2018 Milk Price Forecast Trimmed, While 2019 Forecast Is Raised

Lee Mielke

The following is from Lee Mielke, author of a dairy market column known as “Mielke Market Weekly.”

The Agriculture Department raised its 2018 and 2019 milk production estimates in the latest World Agricultural Supply and Demand Estimates report (WASDE), due to a more rapid pace of growth in milk per cow and increased cow numbers for 2019.

Production and marketings for 2018 were projected at 218.1 and 217.1 billion pounds, respectively, up 300 million pounds from last month’s estimates. If realized, 2018 production would be up 2.6 billion pounds, or 1.2 percent, from 2017.

Production and marketings for 2019 were estimated at 221.4 and 220.4 billion pounds, respectively, up 400 million pounds on both. If realized, 2019 production would be up 3.3 billion pounds, or 1.5 percent, from 2018.

Fat basis imports for 2018 and 2019 were raised on continued strength in butterfat imports and slightly higher cheese imports. The 2018 and 2019 skim-solids basis import forecasts were lowered from last month.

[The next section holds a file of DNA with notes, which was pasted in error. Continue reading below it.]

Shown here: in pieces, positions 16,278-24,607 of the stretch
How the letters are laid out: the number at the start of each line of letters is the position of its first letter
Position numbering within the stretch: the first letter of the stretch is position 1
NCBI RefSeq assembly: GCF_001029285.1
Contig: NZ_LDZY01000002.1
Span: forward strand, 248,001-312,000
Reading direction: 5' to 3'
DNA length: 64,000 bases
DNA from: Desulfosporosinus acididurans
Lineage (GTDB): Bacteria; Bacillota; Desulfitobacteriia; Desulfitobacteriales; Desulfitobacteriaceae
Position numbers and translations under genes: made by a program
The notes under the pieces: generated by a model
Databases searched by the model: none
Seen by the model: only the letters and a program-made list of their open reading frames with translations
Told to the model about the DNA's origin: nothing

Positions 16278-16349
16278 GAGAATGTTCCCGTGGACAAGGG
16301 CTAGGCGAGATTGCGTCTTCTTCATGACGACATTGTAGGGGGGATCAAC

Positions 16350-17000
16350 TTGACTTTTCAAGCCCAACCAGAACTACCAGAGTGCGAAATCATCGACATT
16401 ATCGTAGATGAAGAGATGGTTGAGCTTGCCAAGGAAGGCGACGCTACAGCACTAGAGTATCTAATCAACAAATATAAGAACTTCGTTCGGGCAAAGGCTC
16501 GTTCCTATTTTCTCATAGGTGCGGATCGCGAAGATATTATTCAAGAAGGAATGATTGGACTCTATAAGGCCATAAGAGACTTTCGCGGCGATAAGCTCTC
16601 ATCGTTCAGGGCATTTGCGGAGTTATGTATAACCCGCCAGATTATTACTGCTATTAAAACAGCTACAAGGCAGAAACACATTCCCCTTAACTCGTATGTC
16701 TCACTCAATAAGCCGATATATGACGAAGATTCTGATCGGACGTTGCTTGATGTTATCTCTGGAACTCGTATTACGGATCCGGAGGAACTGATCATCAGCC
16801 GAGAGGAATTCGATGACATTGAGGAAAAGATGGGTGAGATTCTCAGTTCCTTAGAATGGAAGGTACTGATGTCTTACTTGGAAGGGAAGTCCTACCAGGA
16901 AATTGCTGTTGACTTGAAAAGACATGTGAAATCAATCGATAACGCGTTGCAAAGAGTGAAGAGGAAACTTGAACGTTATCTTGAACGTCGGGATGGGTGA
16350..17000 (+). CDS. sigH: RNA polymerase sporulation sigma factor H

Exports on a fat basis were raised for 2018 on stronger cheese exports, but no change was made to the 2019 forecast. Skim-solids basis exports for 2018 were raised, primarily on stronger nonfat dry milk (NDM) and whey product shipments.

Butter and whey price forecasts for 2018 and 2019 were raised from the previous month on expected demand strength, but cheese price forecasts were lowered on continued large supplies. The NDM price forecast was unchanged.

The Class III milk price forecast was lowered for 2018; but higher 2019 whey prices are expected to more than offset declines in cheese prices, so the 2019 Class III milk price forecast was raised.

Look for the 2018 average to range $14.85 to $14.95 per hundredweight, down from the 2017 average of $16.17 and compares to $14.87 in 2016. The 2019 average is now projected at $15.30 to $16.20, up from the $15.20 to $16.20 expected a month ago.

The Class IV milk price forecast was raised for both years due to higher forecast butter prices. More >

From the Farmer’s Exchange. To read the full article, go to:

http://www.farmers-exchange.net/detailPage.aspx?articleID=18210

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